The economic and societal benefits of this new era will not be realized if the human side of the equation is not supported. This is uniquely important with cognitive technology, which augments human intelligence and expertise and works collaboratively with humans. Therefore, the IBM company will work to help students, workers and citizens acquire the skills and knowledge to engage safely, securely and effectively in a relationship with cognitive systems, and to perform the new kinds of work and jobs that will emerge in a cognitive economy.

Published by IBM in Principles for the Cognitive Era, Jan 17, 2017

· 2.4. Building human capacity and preparing for labor market transformation

a) Governments should work closely with stakeholders to prepare for the transformation of the world of work and of society. They should empower people to effectively use and interact with AI systems across the breadth of applications, including by equipping them with the necessary skills. b) Governments should take steps, including through social dialogue, to ensure a fair transition for workers as AI is deployed, such as through training programs along the working life, support for those affected by displacement, and access to new opportunities in the labor market. c) Governments should also work closely with stakeholders to promote the responsible use of AI at work, to enhance the safety of workers and the quality of jobs, to foster entrepreneurship and productivity, and aim to ensure that the benefits from AI are broadly and fairly shared.

Published by The Organisation for Economic Co-operation and Development (OECD) in OECD Principles on Artificial Intelligence, May 22, 2019

7. Secure a Just Transition and Ensuring Support for Fundamental Freedoms and Rights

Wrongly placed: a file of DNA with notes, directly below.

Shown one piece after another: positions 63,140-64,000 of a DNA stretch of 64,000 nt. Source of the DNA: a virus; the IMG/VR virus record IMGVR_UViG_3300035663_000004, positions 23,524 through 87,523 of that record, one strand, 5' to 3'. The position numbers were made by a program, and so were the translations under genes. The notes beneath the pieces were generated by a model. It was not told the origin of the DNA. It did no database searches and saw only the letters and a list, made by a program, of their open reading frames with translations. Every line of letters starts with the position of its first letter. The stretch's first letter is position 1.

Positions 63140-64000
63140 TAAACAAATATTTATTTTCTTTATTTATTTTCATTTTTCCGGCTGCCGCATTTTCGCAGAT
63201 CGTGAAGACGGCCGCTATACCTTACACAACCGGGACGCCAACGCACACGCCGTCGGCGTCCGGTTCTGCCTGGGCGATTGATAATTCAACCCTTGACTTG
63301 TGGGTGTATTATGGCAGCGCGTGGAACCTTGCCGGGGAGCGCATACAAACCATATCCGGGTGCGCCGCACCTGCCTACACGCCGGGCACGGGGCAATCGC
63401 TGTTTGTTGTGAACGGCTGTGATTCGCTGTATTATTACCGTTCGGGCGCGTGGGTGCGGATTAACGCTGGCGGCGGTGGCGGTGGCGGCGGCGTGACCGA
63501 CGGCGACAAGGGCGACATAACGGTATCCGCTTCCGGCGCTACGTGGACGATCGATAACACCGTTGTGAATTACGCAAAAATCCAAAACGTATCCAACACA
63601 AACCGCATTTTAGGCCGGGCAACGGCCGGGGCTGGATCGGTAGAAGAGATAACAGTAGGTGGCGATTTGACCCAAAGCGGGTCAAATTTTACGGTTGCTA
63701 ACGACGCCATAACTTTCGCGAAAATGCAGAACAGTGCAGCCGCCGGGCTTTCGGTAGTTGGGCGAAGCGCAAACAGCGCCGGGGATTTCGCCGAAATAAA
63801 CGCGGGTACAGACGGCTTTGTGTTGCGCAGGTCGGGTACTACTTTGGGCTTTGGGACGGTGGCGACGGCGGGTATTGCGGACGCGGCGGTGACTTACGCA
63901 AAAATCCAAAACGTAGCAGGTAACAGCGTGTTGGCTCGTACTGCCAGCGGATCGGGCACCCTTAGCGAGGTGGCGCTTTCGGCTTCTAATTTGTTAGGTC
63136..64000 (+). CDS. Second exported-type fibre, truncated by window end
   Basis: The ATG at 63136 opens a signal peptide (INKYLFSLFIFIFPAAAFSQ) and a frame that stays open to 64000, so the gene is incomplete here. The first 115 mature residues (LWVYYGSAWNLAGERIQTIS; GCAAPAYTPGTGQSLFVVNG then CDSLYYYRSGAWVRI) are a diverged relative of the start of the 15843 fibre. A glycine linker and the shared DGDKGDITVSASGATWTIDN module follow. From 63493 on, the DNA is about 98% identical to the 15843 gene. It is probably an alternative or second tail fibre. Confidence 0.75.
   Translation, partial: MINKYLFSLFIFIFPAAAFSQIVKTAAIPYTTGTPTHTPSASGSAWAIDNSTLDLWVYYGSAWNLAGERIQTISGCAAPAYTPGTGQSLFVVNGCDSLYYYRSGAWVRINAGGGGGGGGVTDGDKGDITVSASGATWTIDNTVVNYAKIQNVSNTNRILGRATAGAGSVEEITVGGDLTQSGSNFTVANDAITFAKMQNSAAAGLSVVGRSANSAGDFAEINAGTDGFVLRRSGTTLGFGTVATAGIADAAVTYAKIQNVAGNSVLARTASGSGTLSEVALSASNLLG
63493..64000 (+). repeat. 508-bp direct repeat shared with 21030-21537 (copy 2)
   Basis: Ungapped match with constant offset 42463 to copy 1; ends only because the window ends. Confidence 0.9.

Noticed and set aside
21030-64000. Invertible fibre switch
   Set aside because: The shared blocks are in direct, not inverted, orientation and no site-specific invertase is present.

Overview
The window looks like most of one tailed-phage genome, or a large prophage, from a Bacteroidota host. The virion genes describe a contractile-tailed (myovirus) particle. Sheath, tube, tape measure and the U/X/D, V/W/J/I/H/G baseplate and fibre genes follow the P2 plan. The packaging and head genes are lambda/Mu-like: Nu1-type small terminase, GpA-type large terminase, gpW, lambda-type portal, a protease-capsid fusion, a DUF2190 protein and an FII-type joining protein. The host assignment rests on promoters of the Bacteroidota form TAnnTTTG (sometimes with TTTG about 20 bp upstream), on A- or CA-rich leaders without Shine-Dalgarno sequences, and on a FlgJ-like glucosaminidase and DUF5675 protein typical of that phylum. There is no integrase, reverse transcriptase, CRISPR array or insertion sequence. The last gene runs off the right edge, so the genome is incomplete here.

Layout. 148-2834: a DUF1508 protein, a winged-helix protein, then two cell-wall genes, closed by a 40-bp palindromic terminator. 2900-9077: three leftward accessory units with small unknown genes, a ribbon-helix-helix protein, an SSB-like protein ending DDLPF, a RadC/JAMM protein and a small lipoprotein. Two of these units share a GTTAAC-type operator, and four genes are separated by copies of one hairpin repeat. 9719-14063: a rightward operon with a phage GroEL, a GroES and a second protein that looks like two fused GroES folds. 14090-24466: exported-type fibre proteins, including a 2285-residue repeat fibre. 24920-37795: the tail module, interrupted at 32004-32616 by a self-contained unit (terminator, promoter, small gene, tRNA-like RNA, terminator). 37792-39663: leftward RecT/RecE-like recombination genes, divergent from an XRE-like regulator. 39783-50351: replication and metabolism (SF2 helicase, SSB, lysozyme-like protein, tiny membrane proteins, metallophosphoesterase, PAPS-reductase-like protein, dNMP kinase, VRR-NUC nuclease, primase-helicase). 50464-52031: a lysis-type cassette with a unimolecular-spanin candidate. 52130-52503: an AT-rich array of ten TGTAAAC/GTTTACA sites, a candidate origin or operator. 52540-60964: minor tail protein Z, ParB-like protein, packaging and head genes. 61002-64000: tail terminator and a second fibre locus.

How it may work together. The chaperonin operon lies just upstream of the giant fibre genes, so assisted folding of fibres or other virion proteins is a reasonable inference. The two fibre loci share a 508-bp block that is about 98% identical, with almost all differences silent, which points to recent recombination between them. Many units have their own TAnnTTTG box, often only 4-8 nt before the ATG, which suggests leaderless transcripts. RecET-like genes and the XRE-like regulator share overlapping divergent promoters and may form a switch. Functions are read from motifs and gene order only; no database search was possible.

As AI systems develop and augmented realities are formed, workers and work tasks will be displaced. To ensure a just transition, as well as sustainable future developments, it is vital that corporate policies are put in place that ensure corporate accountability in relation to this displacement, such as retraining programmes and job change possibilities. Governmental measures to help displaced workers retrain and find new employment are additionally required. AI systems coupled with the wider transition to the digital economy will require that workers on all levels and in all occupations have access to social security and to continuous lifelong learning to remain employable. It is the responsibility of states and companies to find solutions that provide all workers, in all forms of work, the right to and access to both. In addition, in a world where the casualisation or individualisation of work is rising, all workers in all forms of work must have the same, strong social and fundamental rights. All AI systems must include a check and balance on whether its deployment and augmentation go hand in hand with workers’ rights as laid out in human right laws, ILO conventions and collective agreements. An algorithm “8798” reflecting the core ILO conventions 87 and 98 that is built into the system could serve that very purpose. Upon failure, the system must be shut down.

Published by UNI Global Union in Top 10 Principles For Ethical Artificial Intelligence, Dec 11, 2017